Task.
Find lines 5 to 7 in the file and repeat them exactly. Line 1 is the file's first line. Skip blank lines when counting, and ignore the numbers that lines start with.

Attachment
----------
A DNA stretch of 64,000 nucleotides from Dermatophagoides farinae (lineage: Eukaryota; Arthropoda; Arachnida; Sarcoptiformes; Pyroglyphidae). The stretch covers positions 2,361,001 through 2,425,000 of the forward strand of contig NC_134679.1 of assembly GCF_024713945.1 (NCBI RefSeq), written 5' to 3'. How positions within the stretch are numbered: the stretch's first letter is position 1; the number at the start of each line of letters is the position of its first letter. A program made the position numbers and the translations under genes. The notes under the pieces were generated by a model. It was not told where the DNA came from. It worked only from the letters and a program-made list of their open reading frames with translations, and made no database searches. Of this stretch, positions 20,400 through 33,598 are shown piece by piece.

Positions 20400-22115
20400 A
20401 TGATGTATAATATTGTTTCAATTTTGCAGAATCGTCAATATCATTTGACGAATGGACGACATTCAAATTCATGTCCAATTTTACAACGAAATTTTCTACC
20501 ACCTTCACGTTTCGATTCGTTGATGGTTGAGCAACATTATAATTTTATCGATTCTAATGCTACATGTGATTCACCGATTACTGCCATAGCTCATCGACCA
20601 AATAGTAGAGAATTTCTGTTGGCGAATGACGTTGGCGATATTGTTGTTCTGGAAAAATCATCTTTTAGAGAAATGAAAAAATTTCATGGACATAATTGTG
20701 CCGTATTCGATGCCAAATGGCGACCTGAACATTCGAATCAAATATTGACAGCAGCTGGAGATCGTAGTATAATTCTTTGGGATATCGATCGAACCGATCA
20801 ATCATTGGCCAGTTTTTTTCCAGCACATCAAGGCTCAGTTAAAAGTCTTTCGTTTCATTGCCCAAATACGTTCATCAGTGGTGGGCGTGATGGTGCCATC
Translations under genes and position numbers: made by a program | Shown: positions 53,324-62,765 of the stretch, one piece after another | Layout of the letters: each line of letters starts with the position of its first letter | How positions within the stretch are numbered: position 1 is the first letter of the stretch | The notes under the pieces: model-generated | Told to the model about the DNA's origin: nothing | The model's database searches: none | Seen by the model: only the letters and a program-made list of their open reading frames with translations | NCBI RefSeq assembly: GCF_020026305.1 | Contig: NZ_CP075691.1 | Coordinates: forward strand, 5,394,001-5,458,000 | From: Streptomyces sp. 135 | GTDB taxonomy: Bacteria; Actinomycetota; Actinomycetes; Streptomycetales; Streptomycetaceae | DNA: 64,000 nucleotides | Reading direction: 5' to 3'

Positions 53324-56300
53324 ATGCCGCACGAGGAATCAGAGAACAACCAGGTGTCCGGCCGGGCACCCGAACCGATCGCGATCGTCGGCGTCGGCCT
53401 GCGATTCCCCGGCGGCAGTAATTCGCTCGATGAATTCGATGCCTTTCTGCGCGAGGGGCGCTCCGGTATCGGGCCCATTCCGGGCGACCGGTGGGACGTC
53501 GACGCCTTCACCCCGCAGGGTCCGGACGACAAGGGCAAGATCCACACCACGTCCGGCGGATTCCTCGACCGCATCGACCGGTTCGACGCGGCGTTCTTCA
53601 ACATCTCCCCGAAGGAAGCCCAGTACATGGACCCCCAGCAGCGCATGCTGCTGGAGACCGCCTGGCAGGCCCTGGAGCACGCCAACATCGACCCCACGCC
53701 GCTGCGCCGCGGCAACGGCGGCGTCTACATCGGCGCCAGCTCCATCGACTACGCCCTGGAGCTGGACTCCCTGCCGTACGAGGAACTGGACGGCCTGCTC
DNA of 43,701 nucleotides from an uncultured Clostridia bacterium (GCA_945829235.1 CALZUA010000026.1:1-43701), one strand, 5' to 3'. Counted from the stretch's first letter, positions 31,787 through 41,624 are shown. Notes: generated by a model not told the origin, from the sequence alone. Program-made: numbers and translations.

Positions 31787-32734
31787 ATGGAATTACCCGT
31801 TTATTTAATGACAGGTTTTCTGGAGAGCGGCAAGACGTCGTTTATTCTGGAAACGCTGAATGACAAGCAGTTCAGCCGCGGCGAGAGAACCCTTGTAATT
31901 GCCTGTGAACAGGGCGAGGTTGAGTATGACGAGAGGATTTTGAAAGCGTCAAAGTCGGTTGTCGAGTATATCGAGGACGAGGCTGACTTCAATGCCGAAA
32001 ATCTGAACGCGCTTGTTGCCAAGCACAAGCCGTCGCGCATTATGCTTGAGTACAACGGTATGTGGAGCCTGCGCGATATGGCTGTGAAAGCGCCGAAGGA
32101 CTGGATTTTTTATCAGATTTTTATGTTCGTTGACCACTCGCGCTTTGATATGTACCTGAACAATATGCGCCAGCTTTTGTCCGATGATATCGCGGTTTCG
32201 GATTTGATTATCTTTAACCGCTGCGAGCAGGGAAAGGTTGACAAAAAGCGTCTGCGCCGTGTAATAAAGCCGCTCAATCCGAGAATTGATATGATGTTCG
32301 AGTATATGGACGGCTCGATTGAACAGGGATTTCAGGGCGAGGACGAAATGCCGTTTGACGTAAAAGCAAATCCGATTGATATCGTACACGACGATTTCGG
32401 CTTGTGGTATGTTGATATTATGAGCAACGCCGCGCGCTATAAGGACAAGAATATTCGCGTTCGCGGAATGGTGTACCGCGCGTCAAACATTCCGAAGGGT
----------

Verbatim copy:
20501 ACCTTCACGTTTCGATTCGTTGATGGTTGAGCAACATTATAATTTTATCGATTCTAATGCTACATGTGATTCACCGATTACTGCCATAGCTCATCGACCA
20601 AATAGTAGAGAATTTCTGTTGGCGAATGACGTTGGCGATATTGTTGTTCTGGAAAAATCATCTTTTAGAGAAATGAAAAAATTTCATGGACATAATTGTG
20701 CCGTATTCGATGCCAAATGGCGACCTGAACATTCGAATCAAATATTGACAGCAGCTGGAGATCGTAGTATAATTCTTTGGGATATCGATCGAACCGATCA